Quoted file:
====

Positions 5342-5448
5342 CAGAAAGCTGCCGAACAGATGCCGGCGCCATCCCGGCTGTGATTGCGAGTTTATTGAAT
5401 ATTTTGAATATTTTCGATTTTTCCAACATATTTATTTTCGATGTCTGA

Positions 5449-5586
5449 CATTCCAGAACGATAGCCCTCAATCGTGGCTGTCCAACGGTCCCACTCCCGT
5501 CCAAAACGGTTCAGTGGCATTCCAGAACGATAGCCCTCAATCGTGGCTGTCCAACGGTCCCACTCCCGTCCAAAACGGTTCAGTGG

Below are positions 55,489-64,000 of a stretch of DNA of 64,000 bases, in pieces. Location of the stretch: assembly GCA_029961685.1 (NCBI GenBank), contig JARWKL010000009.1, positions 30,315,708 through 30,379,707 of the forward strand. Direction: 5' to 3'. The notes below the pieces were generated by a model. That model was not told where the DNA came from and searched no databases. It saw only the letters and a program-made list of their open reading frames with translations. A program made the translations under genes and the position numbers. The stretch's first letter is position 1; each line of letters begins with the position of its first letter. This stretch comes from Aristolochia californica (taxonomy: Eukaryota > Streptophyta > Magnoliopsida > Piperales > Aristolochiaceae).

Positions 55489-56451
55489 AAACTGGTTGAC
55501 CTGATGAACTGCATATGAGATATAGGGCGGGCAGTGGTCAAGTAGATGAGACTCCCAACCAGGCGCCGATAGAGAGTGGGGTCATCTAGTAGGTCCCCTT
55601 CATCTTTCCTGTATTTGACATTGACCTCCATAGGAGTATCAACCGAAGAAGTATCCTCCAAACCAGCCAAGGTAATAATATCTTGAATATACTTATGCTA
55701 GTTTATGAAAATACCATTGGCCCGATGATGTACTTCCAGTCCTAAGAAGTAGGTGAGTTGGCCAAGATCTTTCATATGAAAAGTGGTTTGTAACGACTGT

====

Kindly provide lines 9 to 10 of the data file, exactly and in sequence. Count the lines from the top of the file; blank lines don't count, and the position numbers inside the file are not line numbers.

55489 AAACTGGTTGAC
55501 CTGATGAACTGCATATGAGATATAGGGCGGGCAGTGGTCAAGTAGATGAGACTCCCAACCAGGCGCCGATAGAGAGTGGGGTCATCTAGTAGGTCCCCTT